As we approached the final event of Dundee Literary Festival 2013, we charged our glasses and toasted 40 years of Canongate. Originally founded by Stephanie Wolf Murray, Canongate was brought back from the brink in 1994 by current publisher and managing director, Jamie Byng, who is now still at the helm of the company. At the modest venue of the Bonar Hall, publishing director Francis Bickmore presented Matt Haig and Richard Holloway to discuss life before Canongate, their individual writing journeys and their newest publications.
So what exactly do Canongate look for in a book? Bickmore observed that the house are “looking for a thing [that]we don’t know what we’re looking for yet”. This comment might represent so wide scope that makes Canongate seem almost catholic or “Pentecostal” (Bickmore’s wording). Yet as the panel authors were introduced, we have a sensed of the variety of individual styles that make up the company’s output.
October marked Matt Haig’s 12th year as a published writer, and with it he offered up his second Canongate novel, The Humans. While no longer having to fear the pressures that a debut novel brings, Haig seemed a little worried about its reception. He admited as much on his website: “I put absolutely everything I had into it so if people don’t like it then they don’t like me.”
A seemingly comical narrative on human life, with the obvious disillusionment regarding our own race thrown in for good measure, Haig’s book joined Holloway’s to compete in the stakes of “knowing-a-little-too-much” about life and also struggling to deal with the consequences. The fact that Haig’s protagonist is an alien trapped in a Cambridge Maths Professor’s body is by the bye; the sentiment remains the same.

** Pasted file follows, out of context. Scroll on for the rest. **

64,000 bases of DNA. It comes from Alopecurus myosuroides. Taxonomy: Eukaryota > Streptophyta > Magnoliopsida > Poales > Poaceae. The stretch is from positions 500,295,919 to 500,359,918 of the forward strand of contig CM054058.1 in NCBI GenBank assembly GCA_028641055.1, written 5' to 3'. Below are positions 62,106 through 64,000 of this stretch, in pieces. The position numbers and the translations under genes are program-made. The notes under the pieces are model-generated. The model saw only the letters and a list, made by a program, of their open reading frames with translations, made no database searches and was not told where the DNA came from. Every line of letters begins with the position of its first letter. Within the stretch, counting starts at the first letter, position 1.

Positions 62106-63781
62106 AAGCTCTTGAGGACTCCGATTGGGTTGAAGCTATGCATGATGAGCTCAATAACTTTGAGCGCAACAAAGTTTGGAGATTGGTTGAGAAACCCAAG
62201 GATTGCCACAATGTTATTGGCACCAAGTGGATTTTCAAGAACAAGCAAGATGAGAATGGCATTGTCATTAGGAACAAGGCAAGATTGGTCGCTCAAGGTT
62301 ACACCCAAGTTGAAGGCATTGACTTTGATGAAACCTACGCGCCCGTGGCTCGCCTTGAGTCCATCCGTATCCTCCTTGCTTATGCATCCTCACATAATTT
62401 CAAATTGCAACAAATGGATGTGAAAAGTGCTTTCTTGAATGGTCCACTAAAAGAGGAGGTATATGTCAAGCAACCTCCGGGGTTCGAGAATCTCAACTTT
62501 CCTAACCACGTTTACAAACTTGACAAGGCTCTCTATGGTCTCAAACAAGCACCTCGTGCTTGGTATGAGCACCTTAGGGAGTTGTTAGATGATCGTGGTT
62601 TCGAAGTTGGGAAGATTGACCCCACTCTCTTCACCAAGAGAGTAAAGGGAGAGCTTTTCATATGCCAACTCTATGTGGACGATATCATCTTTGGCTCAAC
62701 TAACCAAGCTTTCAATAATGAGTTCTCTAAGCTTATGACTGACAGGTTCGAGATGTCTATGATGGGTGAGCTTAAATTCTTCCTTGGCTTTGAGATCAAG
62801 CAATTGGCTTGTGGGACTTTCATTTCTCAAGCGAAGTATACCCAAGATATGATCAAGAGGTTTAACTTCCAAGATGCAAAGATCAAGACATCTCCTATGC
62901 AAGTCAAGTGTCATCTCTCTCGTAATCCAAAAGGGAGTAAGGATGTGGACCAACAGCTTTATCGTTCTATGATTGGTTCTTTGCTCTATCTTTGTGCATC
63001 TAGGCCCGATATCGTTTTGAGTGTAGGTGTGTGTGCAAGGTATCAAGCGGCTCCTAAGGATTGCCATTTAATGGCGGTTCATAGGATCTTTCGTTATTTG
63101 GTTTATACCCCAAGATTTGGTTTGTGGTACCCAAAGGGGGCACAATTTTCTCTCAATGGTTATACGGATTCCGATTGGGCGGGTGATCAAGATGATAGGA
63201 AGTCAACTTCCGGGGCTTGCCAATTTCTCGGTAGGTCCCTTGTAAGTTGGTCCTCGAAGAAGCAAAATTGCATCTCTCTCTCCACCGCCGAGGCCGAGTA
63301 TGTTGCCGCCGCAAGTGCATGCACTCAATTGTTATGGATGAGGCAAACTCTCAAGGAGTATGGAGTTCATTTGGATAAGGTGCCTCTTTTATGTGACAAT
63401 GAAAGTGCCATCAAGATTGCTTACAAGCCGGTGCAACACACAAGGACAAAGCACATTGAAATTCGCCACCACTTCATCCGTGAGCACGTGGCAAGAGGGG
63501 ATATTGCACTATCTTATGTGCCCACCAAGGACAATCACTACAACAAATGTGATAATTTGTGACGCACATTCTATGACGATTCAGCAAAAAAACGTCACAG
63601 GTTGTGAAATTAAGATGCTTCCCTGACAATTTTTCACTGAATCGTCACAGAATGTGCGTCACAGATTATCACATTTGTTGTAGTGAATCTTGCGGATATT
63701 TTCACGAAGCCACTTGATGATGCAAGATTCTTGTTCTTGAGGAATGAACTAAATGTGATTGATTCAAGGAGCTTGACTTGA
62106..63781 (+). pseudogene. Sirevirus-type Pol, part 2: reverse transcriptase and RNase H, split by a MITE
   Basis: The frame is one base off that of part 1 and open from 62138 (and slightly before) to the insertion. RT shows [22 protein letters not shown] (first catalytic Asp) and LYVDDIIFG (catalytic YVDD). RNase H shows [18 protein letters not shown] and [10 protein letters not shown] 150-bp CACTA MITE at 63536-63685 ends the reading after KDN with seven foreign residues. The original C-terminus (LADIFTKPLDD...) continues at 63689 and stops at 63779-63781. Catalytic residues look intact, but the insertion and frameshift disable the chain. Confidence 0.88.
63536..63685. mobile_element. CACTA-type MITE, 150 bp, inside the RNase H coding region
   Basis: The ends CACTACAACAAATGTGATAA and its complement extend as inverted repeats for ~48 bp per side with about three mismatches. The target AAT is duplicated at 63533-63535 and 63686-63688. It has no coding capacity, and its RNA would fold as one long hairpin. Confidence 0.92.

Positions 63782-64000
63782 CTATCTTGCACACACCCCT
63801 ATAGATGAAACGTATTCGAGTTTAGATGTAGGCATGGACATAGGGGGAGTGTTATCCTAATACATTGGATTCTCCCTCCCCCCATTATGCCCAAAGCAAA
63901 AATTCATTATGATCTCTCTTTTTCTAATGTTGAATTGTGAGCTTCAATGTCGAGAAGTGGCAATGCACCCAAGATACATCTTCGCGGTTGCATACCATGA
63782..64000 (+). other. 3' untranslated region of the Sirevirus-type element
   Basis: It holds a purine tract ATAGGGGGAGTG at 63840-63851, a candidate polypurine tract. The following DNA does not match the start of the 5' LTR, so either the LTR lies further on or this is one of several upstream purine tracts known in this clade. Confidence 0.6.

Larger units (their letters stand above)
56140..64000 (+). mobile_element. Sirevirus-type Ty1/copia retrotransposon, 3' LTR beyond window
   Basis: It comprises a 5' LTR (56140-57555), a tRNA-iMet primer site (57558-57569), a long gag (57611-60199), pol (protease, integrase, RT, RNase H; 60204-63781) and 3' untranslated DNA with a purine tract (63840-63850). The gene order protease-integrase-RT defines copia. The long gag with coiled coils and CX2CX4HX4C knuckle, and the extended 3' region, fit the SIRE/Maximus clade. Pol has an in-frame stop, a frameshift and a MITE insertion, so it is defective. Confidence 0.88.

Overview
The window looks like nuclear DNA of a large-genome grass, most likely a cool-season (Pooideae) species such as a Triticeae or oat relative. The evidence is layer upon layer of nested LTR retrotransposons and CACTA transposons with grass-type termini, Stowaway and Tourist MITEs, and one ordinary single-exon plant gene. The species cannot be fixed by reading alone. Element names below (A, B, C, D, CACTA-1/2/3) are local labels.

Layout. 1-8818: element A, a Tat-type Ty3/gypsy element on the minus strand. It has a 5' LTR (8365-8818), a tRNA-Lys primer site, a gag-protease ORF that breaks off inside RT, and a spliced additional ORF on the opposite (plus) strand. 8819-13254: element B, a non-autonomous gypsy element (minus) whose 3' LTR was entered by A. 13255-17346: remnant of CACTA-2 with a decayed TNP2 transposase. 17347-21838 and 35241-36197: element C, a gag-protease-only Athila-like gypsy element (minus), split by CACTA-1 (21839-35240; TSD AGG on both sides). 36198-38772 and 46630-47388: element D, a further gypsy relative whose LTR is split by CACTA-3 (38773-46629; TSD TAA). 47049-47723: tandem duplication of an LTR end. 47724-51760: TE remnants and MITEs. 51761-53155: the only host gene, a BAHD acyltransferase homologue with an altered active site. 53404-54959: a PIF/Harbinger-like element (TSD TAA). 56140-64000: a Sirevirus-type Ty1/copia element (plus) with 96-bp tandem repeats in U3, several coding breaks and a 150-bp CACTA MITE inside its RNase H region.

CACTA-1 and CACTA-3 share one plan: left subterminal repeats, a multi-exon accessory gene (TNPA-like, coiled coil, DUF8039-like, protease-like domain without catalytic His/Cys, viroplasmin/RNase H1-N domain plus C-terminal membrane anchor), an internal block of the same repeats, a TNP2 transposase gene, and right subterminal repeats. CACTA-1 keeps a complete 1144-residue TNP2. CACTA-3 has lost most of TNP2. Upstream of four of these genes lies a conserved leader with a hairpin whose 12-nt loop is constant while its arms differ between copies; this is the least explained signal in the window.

Leaving Alexandria: A memoir of Faith and Doubt is a close inspection of Holloway’s personal battle with his own beliefs and with Christianity. At the session, he humbly recounted the tale of his struggle, which led him in 2000 to resign from his position as Bishop of Edinburgh and Primus of the Scottish Episcopal Church. Keen to emphasise a personal distinction between memoir and autobiography, there is, he noted, more creativity within the former: Leaving Alexandria is more self-exploration than self-justification.
Holloway found Canongate when he was approached to pen the introduction to the Gospel of Luke for the Canongate Canons, a publication of the individual books of the King James Bible in a small pocket book format. Working alongside Canongate then was a natural progression, but Holloway confirmed that it wasn’t always so simple. With the publisher Collins, he worked under 9 editors in 6 months and thus is a great advocate of the bond between writer and editor. Haig would concur; his experience with Jonathan Cape did not provide much room for Haig’s distinctive writing but Canongate’s openness/electicism did.
Since 2010, Canongate’s papers have been collected at the University of Dundee. The archive, containing correspondence between writer and publisher goes back to 1981, and includes material by Alistair Gray and, most recently, correspondence between Holloway and his editor, Nick Davies.
What can we expect from the future of books? “All my sentences are now 140 characters long”, Haig joked about Twitter formatting; however, he still believed in a cyclical route of books: from paper, to electronic, and back around to the tangible – electronic paper and conductive ink. Holloway did not dismiss Ebooks either and indeed, each author has an ebook edition with Canongate. However, for Holloway, books would forever remain collectables, and bookshops “a threatened glory”.
In closing the hour’s discussion, Bickmore admited to some sort of “fetishism of the physical object of the book”, and the serendipity of walking into a book shop and not knowing what you want. This is exactly how Canongate feel about their authors. Let’s hope Canongate discover many more hidden treasures and we wish them all the success in the written world.
Happy Birthday, Canongate.